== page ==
How would you treat a patient with tardive dyskinesia (TD)?
Patients with psychiatric disorders can present with involuntary, uncontrolled movements that are collectively called tardive dyskinesia (TD). The involuntary movements are repetitive, persistent, and can be observed in the face, the jaw, tongue and lips, as well as in the extremities or trunk. Facial movements include tongue protrusion, grimacing, and lip smacking. It can be embarrassing, socially isolating, and can often add to the stigma related to their mental illness.
Tardive Dyskinesia is not a symptom of the underlying disease, but rather a side effect of their drug treatment, typically associated with antipsychotic therapies that inhibit dopamine receptors. Patients with schizophrenia or bipolar disorder are commonly affected by TD, as well as patients prescribed antipsychotics over a prolonged period for other conditions such as major depressive disorder. Between 20–30% of patients receiving long-term antipsychotics are thought to develop TD.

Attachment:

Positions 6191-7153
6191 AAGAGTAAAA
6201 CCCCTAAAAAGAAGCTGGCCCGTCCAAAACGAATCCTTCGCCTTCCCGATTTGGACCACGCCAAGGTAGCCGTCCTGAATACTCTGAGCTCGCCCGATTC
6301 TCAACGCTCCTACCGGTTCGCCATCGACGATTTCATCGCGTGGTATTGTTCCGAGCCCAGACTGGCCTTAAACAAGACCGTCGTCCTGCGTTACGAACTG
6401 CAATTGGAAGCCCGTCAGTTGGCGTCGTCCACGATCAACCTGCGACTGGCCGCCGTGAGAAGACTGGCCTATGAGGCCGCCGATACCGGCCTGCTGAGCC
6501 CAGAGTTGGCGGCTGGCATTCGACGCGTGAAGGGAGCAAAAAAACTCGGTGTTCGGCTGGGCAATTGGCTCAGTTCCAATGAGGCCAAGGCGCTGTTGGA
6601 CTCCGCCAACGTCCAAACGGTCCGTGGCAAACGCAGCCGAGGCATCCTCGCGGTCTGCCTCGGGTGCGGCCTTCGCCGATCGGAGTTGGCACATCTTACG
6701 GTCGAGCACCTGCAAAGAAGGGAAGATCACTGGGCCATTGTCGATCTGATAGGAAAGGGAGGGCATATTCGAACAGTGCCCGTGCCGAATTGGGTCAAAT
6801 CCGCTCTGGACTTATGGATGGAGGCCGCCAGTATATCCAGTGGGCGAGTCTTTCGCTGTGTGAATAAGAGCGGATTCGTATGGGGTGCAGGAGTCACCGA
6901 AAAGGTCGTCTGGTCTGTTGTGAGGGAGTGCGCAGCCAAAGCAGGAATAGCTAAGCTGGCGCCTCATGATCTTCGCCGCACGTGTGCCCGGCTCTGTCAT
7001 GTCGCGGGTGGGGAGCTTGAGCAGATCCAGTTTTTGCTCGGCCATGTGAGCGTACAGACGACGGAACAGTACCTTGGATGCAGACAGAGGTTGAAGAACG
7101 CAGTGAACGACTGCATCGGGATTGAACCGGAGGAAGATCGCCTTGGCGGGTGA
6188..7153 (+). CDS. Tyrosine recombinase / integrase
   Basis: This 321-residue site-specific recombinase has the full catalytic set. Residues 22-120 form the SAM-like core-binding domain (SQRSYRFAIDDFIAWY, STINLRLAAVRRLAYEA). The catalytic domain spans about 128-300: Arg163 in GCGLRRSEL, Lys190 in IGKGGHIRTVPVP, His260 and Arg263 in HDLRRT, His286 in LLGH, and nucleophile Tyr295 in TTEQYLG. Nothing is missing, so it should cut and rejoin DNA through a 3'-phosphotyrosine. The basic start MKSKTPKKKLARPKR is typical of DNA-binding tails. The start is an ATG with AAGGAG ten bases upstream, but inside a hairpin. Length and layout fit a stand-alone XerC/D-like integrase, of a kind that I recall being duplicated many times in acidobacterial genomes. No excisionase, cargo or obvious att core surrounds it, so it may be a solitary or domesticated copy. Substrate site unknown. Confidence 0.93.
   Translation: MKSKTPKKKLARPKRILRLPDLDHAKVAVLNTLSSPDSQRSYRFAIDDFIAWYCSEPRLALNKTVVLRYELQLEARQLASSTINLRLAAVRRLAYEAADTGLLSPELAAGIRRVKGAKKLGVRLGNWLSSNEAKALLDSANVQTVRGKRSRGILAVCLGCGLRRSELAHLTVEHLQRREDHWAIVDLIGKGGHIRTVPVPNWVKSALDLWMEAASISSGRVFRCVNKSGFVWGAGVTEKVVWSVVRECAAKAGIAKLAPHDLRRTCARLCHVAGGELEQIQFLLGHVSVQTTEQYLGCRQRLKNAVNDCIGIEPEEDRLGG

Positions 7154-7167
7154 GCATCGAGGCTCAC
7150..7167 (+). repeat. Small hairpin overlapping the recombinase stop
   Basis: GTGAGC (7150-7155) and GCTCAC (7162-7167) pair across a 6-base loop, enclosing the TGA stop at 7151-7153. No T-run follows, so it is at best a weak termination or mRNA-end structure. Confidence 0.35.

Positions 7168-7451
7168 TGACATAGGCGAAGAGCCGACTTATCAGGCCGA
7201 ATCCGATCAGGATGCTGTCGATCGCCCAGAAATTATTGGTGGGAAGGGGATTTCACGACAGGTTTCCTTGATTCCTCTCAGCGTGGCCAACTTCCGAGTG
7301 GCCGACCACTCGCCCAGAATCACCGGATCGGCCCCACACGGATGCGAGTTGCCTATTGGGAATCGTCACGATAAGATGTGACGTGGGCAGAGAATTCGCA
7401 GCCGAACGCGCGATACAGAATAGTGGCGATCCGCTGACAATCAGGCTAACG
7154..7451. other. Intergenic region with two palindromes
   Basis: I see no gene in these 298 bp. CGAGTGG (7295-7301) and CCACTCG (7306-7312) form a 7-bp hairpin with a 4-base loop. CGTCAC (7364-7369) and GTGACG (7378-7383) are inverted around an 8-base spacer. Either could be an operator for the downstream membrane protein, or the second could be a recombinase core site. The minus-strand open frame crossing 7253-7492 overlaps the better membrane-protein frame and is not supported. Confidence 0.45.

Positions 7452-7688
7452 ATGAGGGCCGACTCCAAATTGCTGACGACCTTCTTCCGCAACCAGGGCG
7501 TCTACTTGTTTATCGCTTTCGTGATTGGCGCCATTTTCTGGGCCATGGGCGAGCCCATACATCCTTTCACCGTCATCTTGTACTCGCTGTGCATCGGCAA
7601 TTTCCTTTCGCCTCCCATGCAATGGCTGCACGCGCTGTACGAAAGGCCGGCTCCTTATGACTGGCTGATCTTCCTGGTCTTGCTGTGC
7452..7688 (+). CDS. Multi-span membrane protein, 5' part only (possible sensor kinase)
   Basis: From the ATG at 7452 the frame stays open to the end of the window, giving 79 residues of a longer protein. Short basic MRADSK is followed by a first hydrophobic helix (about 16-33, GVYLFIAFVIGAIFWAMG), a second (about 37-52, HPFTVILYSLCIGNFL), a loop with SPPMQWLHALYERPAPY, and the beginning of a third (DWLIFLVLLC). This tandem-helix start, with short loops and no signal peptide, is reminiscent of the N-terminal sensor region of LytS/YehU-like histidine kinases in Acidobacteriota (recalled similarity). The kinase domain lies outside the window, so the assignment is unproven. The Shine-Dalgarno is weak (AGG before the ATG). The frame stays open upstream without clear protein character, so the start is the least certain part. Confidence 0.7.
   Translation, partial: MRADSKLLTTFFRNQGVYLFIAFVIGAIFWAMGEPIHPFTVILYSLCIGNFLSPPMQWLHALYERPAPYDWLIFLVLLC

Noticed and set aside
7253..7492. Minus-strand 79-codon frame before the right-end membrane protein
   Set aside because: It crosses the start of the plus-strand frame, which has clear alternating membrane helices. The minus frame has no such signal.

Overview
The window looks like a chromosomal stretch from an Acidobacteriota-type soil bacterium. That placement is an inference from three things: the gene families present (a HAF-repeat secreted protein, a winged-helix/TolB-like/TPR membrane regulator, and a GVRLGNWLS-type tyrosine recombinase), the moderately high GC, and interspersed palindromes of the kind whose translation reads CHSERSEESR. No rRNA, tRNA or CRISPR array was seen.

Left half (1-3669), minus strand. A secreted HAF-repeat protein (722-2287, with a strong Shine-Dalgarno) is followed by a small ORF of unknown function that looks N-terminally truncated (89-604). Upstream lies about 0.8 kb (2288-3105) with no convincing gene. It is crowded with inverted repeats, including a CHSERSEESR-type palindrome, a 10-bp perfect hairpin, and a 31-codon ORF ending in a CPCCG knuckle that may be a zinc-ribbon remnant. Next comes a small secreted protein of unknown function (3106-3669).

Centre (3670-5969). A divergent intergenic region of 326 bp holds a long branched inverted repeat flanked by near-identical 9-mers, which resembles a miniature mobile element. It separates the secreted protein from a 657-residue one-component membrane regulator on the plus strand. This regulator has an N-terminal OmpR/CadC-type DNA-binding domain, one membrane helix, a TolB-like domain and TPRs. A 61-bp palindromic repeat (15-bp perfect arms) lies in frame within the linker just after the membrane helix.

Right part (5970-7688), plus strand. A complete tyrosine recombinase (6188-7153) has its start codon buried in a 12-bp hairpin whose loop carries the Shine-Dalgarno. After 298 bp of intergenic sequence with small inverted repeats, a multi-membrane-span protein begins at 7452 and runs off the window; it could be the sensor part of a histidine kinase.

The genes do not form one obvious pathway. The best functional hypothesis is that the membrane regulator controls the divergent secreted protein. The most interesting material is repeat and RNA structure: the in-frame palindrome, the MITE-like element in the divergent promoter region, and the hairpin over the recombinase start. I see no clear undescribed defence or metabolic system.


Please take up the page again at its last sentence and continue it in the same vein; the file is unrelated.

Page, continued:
If a patient presented with TD and her psychiatric disorder was well-controlled, how would you treat that patient’s TD? What is your rationale for that treatment plan?